Running With the Big... Bunnies?
by Niki Turner
When we started this series of posts about our favorite childhood stories, the first book that came to my mind was The Country Bunny and the Little Gold Shoes. If I remember correctly, I received it for Easter one year, and read it annually after that. And then, like most childhood tales, I tucked it away.
When I reread it as an adult trying to juggle motherhood, being a wife, and a long-standing desire to be a writer, the story of the simple brown-skinned cottontail who dreamed of becoming an Easter bunny brought me to tears.
In 1925, Heyward published what many consider his best-known literary work, Porgy, which later became the basis for the play, Porgy and Bess, opera and motion picture by the same name.
Five years later, Heyward and his wife Dorothy had a little girl they named Jenifer, and Heyward slipped into a habit of creating bedtime stories for his daughter. From those stories came the tale of the Country Bunny, who had to be very brave and very wise and very kind in order to attain the coveted position of Easter Bunny.
Upon hearing it, award-winning illustrator Marjorie Flack (best-known for her illustrations in The Story of Ping) asked Heyward to write it down so she could illustrate it. The first edition was printed in 1939. Sadly, Heyward died of a heart attack a year later, when his daughter was just 10.
The story of the brown-skinned cottontail who isn't like "the big white bunnies who lived in fine houses and the Jack Rabbits with long legs who can run so fast" and wakes up one day to find herself taking care of 21 little baby cottontails (okay, so I only had four, but sometimes they felt like 20 or 21!) appeals to me on so many levels.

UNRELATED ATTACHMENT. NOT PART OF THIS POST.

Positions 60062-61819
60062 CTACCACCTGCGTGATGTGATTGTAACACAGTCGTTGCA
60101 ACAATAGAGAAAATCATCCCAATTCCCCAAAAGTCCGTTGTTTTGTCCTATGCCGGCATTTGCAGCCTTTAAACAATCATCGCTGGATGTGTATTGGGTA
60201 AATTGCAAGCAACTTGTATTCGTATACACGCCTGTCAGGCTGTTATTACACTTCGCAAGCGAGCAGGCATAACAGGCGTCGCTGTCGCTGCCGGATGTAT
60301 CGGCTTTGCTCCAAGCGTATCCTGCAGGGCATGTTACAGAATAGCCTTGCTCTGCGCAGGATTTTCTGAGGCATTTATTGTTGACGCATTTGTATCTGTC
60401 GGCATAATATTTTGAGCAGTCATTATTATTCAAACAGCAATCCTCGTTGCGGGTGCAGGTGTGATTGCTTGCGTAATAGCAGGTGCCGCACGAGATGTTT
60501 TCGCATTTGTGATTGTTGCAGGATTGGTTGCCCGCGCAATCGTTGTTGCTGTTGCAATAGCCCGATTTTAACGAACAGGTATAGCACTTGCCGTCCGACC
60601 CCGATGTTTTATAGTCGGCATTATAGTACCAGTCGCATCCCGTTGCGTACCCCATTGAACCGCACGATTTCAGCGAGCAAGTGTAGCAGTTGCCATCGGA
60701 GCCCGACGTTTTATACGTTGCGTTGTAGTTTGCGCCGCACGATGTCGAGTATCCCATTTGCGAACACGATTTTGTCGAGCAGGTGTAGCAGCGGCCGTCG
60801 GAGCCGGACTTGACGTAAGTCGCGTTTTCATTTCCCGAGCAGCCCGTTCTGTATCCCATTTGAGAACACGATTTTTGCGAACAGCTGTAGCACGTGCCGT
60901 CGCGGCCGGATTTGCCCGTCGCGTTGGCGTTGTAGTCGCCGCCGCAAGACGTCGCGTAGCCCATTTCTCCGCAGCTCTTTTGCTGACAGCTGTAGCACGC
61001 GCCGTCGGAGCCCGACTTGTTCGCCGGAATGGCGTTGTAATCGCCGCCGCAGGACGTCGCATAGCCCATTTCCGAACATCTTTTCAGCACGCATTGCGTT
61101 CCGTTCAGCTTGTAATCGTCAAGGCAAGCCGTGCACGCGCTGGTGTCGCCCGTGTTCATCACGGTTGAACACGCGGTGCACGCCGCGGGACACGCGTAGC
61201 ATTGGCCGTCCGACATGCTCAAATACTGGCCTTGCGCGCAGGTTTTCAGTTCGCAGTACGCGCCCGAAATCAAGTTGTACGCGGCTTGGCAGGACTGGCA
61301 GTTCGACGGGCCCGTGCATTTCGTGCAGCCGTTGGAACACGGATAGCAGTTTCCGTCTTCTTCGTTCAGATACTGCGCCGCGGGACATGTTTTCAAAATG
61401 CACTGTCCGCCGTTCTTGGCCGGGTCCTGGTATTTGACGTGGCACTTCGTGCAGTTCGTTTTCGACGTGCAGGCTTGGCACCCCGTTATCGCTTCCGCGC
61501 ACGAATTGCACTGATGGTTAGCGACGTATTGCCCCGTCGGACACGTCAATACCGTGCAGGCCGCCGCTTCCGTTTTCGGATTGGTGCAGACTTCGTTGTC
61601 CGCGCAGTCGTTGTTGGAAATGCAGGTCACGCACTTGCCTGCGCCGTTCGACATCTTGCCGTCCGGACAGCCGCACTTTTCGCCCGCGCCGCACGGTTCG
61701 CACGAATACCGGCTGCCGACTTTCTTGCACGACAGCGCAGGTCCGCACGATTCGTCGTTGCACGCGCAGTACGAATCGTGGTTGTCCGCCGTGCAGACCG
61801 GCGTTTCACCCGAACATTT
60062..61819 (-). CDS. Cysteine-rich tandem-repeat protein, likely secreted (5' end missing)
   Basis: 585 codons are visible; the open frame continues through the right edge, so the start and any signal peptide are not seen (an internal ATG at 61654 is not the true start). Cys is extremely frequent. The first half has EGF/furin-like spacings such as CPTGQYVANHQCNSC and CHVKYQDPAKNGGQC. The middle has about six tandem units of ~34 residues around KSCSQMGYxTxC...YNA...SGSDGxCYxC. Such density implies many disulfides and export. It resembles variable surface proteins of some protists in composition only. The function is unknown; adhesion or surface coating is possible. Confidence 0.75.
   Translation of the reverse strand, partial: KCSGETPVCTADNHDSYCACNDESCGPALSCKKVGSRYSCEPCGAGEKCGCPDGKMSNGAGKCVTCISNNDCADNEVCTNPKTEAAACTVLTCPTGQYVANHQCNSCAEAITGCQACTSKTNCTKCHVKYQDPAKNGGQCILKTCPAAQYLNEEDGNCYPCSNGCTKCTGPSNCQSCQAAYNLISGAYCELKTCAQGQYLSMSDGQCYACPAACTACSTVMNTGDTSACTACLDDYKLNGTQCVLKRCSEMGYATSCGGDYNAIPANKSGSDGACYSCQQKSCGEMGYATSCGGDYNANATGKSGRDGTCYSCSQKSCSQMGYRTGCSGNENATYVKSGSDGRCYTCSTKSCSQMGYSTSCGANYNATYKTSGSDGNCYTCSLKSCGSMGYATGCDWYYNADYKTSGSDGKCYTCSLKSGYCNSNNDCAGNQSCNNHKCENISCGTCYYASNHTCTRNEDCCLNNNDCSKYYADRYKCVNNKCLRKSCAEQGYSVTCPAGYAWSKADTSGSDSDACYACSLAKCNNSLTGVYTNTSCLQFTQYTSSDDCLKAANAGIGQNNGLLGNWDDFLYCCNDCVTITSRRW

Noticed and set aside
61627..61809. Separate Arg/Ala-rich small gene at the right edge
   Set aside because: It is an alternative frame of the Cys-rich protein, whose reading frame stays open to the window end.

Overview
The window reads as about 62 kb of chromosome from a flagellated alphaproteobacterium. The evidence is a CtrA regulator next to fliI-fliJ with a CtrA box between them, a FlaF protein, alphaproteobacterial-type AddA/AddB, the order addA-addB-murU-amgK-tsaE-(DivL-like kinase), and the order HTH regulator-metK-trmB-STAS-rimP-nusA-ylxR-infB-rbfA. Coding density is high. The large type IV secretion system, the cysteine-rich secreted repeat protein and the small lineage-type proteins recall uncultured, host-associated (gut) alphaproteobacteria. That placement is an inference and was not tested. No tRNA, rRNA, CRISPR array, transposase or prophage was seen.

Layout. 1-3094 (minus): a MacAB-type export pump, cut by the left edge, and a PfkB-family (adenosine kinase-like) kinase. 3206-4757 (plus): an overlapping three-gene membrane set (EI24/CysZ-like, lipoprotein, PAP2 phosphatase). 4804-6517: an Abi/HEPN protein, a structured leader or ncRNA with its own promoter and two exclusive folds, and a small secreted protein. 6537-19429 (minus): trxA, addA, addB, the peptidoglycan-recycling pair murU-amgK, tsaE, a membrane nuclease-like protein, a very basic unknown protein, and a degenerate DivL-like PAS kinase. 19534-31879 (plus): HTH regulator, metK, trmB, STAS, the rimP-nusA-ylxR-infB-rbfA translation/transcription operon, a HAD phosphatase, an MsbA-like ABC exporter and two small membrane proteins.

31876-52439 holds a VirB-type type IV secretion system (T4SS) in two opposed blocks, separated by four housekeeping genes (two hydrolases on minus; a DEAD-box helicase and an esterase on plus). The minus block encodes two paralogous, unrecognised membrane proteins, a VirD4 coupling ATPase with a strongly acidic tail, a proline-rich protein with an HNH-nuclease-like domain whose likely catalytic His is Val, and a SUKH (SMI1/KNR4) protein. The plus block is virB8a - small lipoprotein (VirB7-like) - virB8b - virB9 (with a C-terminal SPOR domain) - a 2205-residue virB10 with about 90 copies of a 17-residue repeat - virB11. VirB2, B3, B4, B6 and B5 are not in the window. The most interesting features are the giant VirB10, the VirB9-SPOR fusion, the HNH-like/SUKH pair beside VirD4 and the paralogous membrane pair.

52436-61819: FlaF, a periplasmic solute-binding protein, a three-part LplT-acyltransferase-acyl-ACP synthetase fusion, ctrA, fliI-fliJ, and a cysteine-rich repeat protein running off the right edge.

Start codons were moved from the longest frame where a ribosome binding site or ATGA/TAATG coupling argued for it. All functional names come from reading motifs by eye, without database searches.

As the story goes, she takes her 21 baby bunnies and trains them and teaches them to take care of the household, to be responsible and helpful bunnies, and when they are old enough to be left alone in care of the bunny home, she "tries out" for the job of Easter bunny.
To make a short story - shorter - the way her little ones behave earns the respect of the wise, old Grandfather Bunny, and she's allowed a place on the Easter Bunny team. Her extreme bravery and determination cause the Grandfather Bunny to name her his special Gold Shoe Easter Bunny.
Even a simple, country bunny from nowhere, who has never done anything but raise a passel of rabbits, is strong enough, wise enough, and kind enough to run with the big bunnies, because it's the heart that counts, not size or color or background.
As a "country momma" without a fancy college degree or a lot of money, without an exciting career, who can't really mark much down on a resume beyond bringing up a houseful of children, this story inspires me, as I hope it inspires you.
Your dreams are not dead. It's never too late to go after what you want. Discount the naysayers, ignore the teasing and laughter, and do what's in your heart, even when it's scary, and even when it's hard, because sometimes, just being brave enough to try is worth as much as being the kindest, the wisest, or the swiftest.
What are your "gold shoes"?
Country Bunny cover at http://www.amazon.com/
Dubose Heyward photo found at http://www.nndb.com/
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